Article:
What do teachers, police officers, firefighters and waitresses using Facebook have in common?
They’re getting fired over some all-to-candid comments posted on the site.
Based on New York Times article Privacy Fades in Facebook Era, this week’s iKeepCurrent curriculum highlights the consequences consumers risk when posting unfiltered comments, complaints, photos, and personal information on Facebook.
The iKeepCurrent curriculum—complete with lessons, learning activities, professional development, parent tips, and additional resources—points out that:
1. Consumers are failing to understand the business model of ‘free’ websites. These companies don’t make money by selling advertising; they make it by selling access to you, and information about you to advertisers, marketers and others.
Consumer’s Facebook content is being extracted and sold by Facebook and other companies in near real-time. This point was highlighted in the settlement between the FTC and Facebook last week when the FTC ruled “Facebook promised users that it would not share their personal information with advertisers. [But] It did.”
Over the weekend, even Zuckerberg had the opportunity to relearn this lesson as a flaw in Facebook allowed users to access his personal photos.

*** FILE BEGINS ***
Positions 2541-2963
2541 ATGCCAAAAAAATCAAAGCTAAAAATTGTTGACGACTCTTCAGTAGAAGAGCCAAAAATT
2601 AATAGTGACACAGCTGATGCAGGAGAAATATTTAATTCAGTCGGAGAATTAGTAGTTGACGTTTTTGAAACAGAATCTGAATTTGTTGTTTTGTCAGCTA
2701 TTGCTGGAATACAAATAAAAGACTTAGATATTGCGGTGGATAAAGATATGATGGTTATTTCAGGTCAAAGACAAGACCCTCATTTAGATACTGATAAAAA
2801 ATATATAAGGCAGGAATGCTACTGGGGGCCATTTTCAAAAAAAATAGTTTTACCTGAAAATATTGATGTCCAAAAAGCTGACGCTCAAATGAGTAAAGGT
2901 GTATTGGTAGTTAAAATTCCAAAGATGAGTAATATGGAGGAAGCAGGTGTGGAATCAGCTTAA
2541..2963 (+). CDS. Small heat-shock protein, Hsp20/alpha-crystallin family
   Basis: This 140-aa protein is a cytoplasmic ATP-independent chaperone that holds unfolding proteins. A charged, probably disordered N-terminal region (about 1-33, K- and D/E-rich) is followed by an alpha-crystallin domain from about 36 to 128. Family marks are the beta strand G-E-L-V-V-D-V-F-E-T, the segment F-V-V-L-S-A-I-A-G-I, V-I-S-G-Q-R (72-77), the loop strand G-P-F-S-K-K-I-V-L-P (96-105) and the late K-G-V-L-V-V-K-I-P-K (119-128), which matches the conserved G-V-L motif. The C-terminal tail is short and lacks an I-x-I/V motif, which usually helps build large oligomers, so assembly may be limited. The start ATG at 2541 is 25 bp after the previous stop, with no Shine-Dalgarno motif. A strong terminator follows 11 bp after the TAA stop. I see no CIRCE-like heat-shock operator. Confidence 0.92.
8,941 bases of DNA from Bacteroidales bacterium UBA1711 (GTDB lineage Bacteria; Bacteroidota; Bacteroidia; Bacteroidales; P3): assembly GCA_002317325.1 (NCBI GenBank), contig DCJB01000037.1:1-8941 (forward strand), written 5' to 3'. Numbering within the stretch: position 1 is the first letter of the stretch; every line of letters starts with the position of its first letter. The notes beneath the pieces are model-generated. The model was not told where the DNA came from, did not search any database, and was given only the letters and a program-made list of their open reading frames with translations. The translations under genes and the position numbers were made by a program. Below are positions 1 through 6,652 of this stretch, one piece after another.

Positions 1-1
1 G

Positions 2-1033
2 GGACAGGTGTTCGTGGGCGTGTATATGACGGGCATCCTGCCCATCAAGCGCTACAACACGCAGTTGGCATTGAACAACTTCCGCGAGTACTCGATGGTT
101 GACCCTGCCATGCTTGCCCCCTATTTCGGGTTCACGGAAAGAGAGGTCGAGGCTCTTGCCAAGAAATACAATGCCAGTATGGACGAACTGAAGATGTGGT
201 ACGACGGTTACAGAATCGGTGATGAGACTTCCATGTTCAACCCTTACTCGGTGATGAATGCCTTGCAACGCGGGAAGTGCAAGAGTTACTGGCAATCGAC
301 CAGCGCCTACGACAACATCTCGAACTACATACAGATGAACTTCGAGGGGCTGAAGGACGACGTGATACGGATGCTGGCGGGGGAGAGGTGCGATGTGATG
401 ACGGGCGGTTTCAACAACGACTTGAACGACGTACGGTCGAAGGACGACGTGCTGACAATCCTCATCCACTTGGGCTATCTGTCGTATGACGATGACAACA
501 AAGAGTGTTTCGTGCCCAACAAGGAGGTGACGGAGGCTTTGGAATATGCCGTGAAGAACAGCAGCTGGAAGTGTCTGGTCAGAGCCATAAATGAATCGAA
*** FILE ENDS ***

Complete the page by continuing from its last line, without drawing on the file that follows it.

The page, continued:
3. It’s not just what you post on Facebook that may cause damage. Last year, Microsoft conducted a study that asked hiring managers and college recruiters in several countries to identify the types of online content that influenced their decisions to reject a candidate. Their feedback paints a clear picture of how content you post can harm your future, but it also showed that 43% of decision makers who rejected a candidate had done so because of inappropriate comments or text written by friends and relatives. So it turns out that what your parents told you all along about the importance of choosing your friends wisely is even more true in the internet age!
Categories: Social Networking